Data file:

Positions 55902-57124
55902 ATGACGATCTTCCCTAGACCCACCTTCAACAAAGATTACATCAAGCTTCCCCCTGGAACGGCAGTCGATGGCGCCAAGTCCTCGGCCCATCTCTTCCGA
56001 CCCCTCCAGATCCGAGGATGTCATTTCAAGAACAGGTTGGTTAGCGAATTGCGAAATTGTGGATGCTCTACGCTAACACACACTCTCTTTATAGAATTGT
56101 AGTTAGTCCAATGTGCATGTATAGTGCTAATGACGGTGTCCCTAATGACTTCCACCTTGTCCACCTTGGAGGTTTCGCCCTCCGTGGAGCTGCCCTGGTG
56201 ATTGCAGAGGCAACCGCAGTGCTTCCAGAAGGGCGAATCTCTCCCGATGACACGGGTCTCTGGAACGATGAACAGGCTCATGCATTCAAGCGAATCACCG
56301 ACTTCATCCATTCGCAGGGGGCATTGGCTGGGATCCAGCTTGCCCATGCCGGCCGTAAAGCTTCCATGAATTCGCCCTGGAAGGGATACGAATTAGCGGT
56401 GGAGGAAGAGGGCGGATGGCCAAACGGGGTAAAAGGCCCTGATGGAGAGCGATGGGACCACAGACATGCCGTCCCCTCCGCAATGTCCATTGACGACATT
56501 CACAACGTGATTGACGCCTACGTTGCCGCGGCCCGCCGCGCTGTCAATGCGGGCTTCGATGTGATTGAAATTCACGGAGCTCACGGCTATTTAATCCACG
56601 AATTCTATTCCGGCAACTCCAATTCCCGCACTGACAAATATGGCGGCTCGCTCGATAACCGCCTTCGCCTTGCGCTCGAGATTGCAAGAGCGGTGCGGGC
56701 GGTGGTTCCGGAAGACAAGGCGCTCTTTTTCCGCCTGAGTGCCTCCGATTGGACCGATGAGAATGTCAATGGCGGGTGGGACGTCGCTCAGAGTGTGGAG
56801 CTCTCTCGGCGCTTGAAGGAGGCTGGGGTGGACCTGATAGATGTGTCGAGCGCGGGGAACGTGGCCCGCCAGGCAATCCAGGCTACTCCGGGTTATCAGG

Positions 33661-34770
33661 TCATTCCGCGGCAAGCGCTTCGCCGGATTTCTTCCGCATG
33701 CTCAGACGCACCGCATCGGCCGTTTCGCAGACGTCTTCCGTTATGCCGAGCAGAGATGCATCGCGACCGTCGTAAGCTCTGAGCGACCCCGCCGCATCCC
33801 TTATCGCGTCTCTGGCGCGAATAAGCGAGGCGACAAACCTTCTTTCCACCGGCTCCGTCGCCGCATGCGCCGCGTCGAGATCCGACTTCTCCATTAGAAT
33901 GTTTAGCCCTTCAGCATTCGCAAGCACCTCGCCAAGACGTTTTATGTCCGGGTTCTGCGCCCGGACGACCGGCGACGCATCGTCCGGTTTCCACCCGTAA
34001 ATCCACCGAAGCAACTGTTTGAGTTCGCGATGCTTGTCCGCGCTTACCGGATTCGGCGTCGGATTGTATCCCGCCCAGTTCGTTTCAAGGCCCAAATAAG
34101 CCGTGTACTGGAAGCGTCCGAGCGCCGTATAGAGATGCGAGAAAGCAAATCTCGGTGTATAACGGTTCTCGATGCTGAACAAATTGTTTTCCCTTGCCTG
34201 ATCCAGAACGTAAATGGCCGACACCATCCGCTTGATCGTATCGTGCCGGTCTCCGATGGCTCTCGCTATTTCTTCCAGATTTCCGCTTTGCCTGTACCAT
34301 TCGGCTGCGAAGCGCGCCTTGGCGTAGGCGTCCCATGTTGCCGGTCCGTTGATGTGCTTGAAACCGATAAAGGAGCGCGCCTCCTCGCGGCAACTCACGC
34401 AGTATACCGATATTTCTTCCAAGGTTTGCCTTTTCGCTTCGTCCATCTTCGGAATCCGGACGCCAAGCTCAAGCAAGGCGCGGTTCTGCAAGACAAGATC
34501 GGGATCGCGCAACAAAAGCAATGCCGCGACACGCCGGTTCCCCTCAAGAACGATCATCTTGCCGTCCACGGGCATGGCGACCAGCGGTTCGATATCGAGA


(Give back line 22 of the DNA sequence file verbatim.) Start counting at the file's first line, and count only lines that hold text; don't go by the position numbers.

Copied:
34501 GGGATCGCGCAACAAAAGCAATGCCGCGACACGCCGGTTCCCCTCAAGAACGATCATCTTGCCGTCCACGGGCATGGCGACCAGCGGTTCGATATCGAGA